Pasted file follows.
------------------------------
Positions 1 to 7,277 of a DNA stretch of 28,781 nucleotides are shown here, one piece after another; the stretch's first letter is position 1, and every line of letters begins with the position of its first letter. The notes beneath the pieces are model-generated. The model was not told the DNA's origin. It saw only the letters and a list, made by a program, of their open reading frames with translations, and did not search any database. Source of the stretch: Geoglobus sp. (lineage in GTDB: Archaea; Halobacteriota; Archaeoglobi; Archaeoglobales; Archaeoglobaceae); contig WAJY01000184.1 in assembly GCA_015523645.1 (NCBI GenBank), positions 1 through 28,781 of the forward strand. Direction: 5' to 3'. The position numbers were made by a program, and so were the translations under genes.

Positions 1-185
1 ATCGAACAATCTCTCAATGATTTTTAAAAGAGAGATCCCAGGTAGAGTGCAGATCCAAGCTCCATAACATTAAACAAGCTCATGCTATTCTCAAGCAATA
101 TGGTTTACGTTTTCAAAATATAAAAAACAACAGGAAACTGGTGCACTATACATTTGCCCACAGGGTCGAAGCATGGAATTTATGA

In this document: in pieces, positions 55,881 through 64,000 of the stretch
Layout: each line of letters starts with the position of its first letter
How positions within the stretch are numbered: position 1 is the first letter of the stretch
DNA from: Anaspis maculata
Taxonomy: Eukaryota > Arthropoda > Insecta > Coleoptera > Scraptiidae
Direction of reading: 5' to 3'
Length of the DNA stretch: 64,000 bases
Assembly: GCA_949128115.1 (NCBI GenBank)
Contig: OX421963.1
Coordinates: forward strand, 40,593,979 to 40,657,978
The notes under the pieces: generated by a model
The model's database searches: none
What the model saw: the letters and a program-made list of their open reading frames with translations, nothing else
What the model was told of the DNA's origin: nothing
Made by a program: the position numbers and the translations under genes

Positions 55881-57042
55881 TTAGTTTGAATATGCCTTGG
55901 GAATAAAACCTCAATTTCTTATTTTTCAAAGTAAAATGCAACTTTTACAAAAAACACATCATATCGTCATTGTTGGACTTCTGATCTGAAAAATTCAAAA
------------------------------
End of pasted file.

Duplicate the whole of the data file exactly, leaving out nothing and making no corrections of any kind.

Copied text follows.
Positions 1 to 7,277 of a DNA stretch of 28,781 nucleotides are shown here, one piece after another; the stretch's first letter is position 1, and every line of letters begins with the position of its first letter. The notes beneath the pieces are model-generated. The model was not told the DNA's origin. It saw only the letters and a list, made by a program, of their open reading frames with translations, and did not search any database. Source of the stretch: Geoglobus sp. (lineage in GTDB: Archaea; Halobacteriota; Archaeoglobi; Archaeoglobales; Archaeoglobaceae); contig WAJY01000184.1 in assembly GCA_015523645.1 (NCBI GenBank), positions 1 through 28,781 of the forward strand. Direction: 5' to 3'. The position numbers were made by a program, and so were the translations under genes.

Positions 1-185
1 ATCGAACAATCTCTCAATGATTTTTAAAAGAGAGATCCCAGGTAGAGTGCAGATCCAAGCTCCATAACATTAAACAAGCTCATGCTATTCTCAAGCAATA
101 TGGTTTACGTTTTCAAAATATAAAAAACAACAGGAAACTGGTGCACTATACATTTGCCCACAGGGTCGAAGCATGGAATTTATGA

In this document: in pieces, positions 55,881 through 64,000 of the stretch
Layout: each line of letters starts with the position of its first letter
How positions within the stretch are numbered: position 1 is the first letter of the stretch
DNA from: Anaspis maculata
Taxonomy: Eukaryota > Arthropoda > Insecta > Coleoptera > Scraptiidae
Direction of reading: 5' to 3'
Length of the DNA stretch: 64,000 bases
Assembly: GCA_949128115.1 (NCBI GenBank)
Contig: OX421963.1
Coordinates: forward strand, 40,593,979 to 40,657,978
The notes under the pieces: generated by a model
The model's database searches: none
What the model saw: the letters and a program-made list of their open reading frames with translations, nothing else
What the model was told of the DNA's origin: nothing
Made by a program: the position numbers and the translations under genes

Positions 55881-57042
55881 TTAGTTTGAATATGCCTTGG
55901 GAATAAAACCTCAATTTCTTATTTTTCAAAGTAAAATGCAACTTTTACAAAAAACACATCATATCGTCATTGTTGGACTTCTGATCTGAAAAATTCAAAA